A.2.4 No candidates targeting critical and/or urgent priorities
Sanofi does not have any candidate targeting pathogens considered critical and/or urgent R&D priorities for limiting AMR, as defined by WHO and/or the US Centers for Disease Control and Prevention (CDC).
A.3 No intellectual capital sharing practices
The company does not report any intellectual capital sharing initiatives.
A.4 Access plans for 2 of 4 projects
Sanofi has four late-stage R&D projects targeting priority pathogens, of which two have access plans. It is applying for WHO prequalification for its TB vaccine and its DTP-HepB-Polio-Hib vaccine. Submitting products to WHO’s prequalification process allows for UN procurement and accelerates registration processes in countries with weak national regulatory authorities. Its one medicine candidate does not have an access or stewardship plan in place.
Pipeline targeting priority pathogens: 6
Evaluated: antibacterials manufacturing (APIs and drug products)
B.1 Comprehensive environmental risk-management with less information on discharge limits for own sites and suppliers
Sanofi has a comprehensive strategy to minimise the environmental impact of wastewaters and solid waste from antibacterial manufacturing at its sites, with an aim to limit AMR. This includes audits every three years. The company reports setting discharge limits for antibacterials manufactured at its sites based on PNECs to limit AMR (or more stringent PNECs), having first covered API sites and currently moving into drug product sites.
Sanofi expects third-party suppliers of antibacterial APIs and drug products to follow a specified set of standards. Its suppliers are covered by a programme that aims to review management practices with respect to discharge of antibacterials to the environment. Sanofi prioritised these suppliers for auditing in 2017 and 2018, and reports that corrective action plans were issued. There is limited information on whether Sanofi requires suppliers to set antibacterial discharge limits. It expects external private waste-treatment plants to comply with its environmental standards, but there is limited information on how plants are audited. The company does not report whether it requires the wastewater plants to set antibacterial discharge limits.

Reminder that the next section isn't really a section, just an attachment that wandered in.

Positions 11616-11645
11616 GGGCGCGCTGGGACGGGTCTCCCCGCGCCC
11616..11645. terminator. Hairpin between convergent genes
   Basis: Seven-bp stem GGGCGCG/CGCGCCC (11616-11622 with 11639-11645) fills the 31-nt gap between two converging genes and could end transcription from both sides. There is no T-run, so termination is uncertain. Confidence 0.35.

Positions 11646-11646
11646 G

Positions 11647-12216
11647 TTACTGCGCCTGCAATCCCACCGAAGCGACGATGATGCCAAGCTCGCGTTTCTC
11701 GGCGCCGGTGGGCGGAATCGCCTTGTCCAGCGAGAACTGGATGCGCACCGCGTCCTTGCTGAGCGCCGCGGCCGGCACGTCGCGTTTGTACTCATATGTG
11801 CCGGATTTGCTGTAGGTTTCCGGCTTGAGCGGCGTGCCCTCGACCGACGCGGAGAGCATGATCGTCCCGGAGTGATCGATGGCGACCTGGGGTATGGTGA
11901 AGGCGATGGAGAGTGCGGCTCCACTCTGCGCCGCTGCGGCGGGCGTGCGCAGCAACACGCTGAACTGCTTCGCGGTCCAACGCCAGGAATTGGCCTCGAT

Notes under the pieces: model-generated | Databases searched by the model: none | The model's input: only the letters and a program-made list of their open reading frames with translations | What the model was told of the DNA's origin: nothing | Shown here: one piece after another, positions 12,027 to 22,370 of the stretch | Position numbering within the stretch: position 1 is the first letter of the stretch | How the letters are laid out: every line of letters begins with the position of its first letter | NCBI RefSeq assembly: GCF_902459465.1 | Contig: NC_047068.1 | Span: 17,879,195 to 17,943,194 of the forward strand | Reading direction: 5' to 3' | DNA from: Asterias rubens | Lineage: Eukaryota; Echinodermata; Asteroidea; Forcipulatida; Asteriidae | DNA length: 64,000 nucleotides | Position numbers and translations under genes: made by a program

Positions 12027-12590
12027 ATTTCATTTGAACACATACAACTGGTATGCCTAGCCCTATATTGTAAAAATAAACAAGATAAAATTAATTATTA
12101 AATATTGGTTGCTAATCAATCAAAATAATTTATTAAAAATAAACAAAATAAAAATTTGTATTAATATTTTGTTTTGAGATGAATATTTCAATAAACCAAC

B.2 Publicly discloses some information on environmental risk management
Sanofi publishes some components of its environmental risk-management strategy. Further, it is a member of the AMR Industry Alliance, which publishes a list of recommended antibacterial discharge targets. The underlying methodology was summarised in an open-access journal article co-authored by Alliance members including Sanofi. Sanofi does not publish: (1) the results of environmental audits, whether conducted at its own sites, the sites of suppliers or external private waste-treatment plants; (2) a list of these suppliers and waste-treatment plants; or (3) the levels of antibacterial discharge from its own sites.
B.3 Has system to maintain production quality for own and suppliers’ sites: no requests for official corrective action